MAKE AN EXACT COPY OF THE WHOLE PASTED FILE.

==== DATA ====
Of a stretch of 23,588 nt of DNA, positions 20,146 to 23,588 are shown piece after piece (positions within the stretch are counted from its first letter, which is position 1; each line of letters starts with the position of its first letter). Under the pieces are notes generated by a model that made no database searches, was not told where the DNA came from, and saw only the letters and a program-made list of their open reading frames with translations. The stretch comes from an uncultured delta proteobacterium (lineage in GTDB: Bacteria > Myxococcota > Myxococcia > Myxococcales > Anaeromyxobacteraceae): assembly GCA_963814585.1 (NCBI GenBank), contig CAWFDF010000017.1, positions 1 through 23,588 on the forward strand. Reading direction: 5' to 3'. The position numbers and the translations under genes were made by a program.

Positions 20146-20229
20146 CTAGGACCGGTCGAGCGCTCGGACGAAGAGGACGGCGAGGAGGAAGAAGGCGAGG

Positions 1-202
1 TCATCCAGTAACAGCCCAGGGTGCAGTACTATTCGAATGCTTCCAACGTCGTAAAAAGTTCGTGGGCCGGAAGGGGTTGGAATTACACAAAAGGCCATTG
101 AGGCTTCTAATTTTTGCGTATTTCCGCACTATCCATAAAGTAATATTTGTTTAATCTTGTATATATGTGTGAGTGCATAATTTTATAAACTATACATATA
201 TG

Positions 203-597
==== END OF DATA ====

Of a stretch of 23,588 nt of DNA, positions 20,146 to 23,588 are shown piece after piece (positions within the stretch are counted from its first letter, which is position 1; each line of letters starts with the position of its first letter). Under the pieces are notes generated by a model that made no database searches, was not told where the DNA came from, and saw only the letters and a program-made list of their open reading frames with translations. The stretch comes from an uncultured delta proteobacterium (lineage in GTDB: Bacteria > Myxococcota > Myxococcia > Myxococcales > Anaeromyxobacteraceae): assembly GCA_963814585.1 (NCBI GenBank), contig CAWFDF010000017.1, positions 1 through 23,588 on the forward strand. Reading direction: 5' to 3'. The position numbers and the translations under genes were made by a program.

Positions 20146-20229
20146 CTAGGACCGGTCGAGCGCTCGGACGAAGAGGACGGCGAGGAGGAAGAAGGCGAGG

Positions 1-202
1 TCATCCAGTAACAGCCCAGGGTGCAGTACTATTCGAATGCTTCCAACGTCGTAAAAAGTTCGTGGGCCGGAAGGGGTTGGAATTACACAAAAGGCCATTG
101 AGGCTTCTAATTTTTGCGTATTTCCGCACTATCCATAAAGTAATATTTGTTTAATCTTGTATATATGTGTGAGTGCATAATTTTATAAACTATACATATA
201 TG

Positions 203-597